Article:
(Posting on behalf of my father, Rabbi James Kennard – Principal of Mount Scopus Memorial College, Melbourne Australia)

I never encountered antisemitism in my youth. Not once, not in the street, nor in the media. My proudly displayed Jewishness provoked no negative reaction; at University, my kippah (usually of an especially distinctive green hue) generated a total of three comments – of which two were inquiries as to whether it was worn in the shower.

Arriving in Melbourne, in the wake of a tour by columnist Melanie Phillips promoting her book, “Londonistan” which described how the UK had become a hotbed for antisemitic extremism, I was met with looks of pity and sympathetic words about “the terrible situation for British Jews”. But I knew better, and would respond with a confident and dismissive “blown out of all proportion” comment.

In 2008 I told my graduating class at school that they were lucky to live in a time when the world financial system could collapse, where Russia could fight Georgia, and no-one blamed the Jews. Antisemitism belonged in the past.

I was wrong.

Today Jews in Finland are advised not to wear “Jew clothes” for their own safety. An MP in Hungary seeks to make a register of Jews as they pose a security risk. 15% of Swedes believe that Jews have too much power. Assaults and vandalism on Jews and their institutions are so common in central Europe that they have ceased to be remarked on.

And in London, as Phillips claimed, the belief that Israel is an inherently evil country, with no right to exist, let alone defend itself, has spread from the extreme left to the mainstream of opinion formers and politicians.

In Australia, although on the other side of the world from Europe and a million miles from that climate of fear, a cartoonist in a respected newspaper can defend his right to equate Israelis with Nazis in the name of “free speech”, describe them as “excessively homicidal” and hint darkly that “doors will close” on anyone with views like his. But evidently the doors have not yet closed while The Age gives a platform to such racism. Leunig’s claim that “I am not an antisemite because I know I’m not” is as nonsensical as it is wrong.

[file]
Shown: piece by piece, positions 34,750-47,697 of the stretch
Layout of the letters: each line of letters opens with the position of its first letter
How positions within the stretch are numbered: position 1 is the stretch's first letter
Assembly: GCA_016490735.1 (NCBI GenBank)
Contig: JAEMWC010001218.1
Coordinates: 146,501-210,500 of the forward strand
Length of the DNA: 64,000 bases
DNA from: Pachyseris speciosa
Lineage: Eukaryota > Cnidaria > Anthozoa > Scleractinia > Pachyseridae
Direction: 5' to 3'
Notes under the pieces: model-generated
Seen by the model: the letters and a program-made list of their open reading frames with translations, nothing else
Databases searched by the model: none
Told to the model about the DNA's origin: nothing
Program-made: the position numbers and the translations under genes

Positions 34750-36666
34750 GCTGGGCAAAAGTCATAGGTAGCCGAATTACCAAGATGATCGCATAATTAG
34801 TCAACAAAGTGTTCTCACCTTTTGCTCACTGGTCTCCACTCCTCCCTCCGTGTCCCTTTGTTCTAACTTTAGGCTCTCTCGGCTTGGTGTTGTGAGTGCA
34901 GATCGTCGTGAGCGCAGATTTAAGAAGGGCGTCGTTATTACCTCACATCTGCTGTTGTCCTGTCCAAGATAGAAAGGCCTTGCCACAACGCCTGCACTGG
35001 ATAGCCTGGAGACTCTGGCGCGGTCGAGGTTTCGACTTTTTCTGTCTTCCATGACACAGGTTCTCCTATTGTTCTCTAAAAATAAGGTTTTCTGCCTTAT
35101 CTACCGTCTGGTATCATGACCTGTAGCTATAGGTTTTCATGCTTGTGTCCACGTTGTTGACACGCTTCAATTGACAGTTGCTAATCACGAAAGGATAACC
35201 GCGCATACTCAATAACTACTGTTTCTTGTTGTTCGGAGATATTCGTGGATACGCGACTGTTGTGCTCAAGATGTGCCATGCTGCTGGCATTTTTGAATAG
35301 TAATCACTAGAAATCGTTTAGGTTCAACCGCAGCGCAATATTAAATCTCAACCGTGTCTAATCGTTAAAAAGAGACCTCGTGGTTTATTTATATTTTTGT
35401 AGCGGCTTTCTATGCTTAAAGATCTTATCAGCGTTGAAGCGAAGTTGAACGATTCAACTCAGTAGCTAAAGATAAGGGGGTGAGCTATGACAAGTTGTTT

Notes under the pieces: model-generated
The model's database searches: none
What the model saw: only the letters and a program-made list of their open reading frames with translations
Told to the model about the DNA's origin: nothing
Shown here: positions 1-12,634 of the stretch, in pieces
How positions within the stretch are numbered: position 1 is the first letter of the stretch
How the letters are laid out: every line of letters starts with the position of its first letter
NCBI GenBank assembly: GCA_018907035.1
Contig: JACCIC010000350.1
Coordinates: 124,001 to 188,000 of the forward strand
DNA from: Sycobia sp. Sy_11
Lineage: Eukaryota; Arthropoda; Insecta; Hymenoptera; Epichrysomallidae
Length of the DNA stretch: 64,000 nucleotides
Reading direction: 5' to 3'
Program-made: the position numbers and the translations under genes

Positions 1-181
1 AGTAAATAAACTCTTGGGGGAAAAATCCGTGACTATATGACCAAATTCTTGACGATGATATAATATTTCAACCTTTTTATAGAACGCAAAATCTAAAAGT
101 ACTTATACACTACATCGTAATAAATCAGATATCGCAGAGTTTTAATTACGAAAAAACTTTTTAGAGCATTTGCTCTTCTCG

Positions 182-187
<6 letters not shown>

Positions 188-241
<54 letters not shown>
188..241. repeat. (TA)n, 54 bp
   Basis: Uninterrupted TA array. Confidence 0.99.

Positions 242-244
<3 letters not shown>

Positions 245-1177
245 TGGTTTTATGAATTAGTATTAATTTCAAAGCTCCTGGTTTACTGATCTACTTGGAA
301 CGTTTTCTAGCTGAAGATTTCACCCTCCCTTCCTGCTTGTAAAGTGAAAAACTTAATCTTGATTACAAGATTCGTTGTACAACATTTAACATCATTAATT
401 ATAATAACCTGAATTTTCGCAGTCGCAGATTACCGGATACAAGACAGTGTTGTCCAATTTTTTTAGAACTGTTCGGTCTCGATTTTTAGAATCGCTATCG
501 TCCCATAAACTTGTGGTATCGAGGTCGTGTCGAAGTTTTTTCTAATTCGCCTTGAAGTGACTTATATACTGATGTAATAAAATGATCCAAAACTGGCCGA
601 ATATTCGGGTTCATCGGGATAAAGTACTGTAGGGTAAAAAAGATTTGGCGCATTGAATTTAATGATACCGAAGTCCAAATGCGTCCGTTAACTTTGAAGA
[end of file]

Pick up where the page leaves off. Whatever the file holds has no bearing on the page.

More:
Let’s be clear; it is theoretically possible to be an anti-Zionist without being an antisemite, but it’s quite a challenge. When Israel is singled out as deserving of condemnation while repression and genocide in dozens of other countries are ignored; when each Israeli action is “a threat to the peace process” but Hamas demanding Israel’s annihilation or matching that rhetoric with thousands of rockets is not; when classically racist canards such as the power of the “Jewish lobby” are unearthed; and above all, when the Jews are denied the right to the national self-determination automatically granted to every other people – that’s antisemitism. And it’s growing, fast.

It turns out that the halcyon days of my childhood were not the dawn of a golden age when antisemitism would be banished for good. That evil never died; it was just hiding in shame after the Holocaust exposed its ultimate consequences. But the passage of time and the passing of generations have distanced too many from that horror, and the sickness is no longer afraid to show its face.

We are therefore reverting to what was a staple feature of Jewish life from pre-history until recent times; the irrational and inexplicable distrust, fear and hatred of Jews. It was contradictory; Jews were hated by the left for being capitalists and by the right for being Communists, just as today the left scream “get out of Palestine” and the right yell “go back to Israel”. It evolved and changed with the times; blood libels that were once literal accusations became a metaphor for financial exploitation. When the defining mark of a Jew was his religion it was Judaism that was condemned; today, it is the Jewish national identity and our right to a homeland that is attacked.

But in this old-new world the crucial challenge is not to our safety or comfort. It’s to our self-image, and the vision of being Jewish that we pass to our children and students.

Will Jewish identity be defined as eternal victimhood, the object of what others do to us? Will Jewish life be no more than monitoring attacks and seeking protection?

Or will we be able to rise above our detractors, and extol Jewish life and learning, the way we change our world and that of others? Will we celebrate Israel and all that it has achieved, or only defend it through apologetics or advocacy? Will we show our children that being Jewish gives meaning and beauty to our lives, or just fear?

Antisemitism exists. It affects us in ways beyond our control. But whether it defines us – that remains in our hands.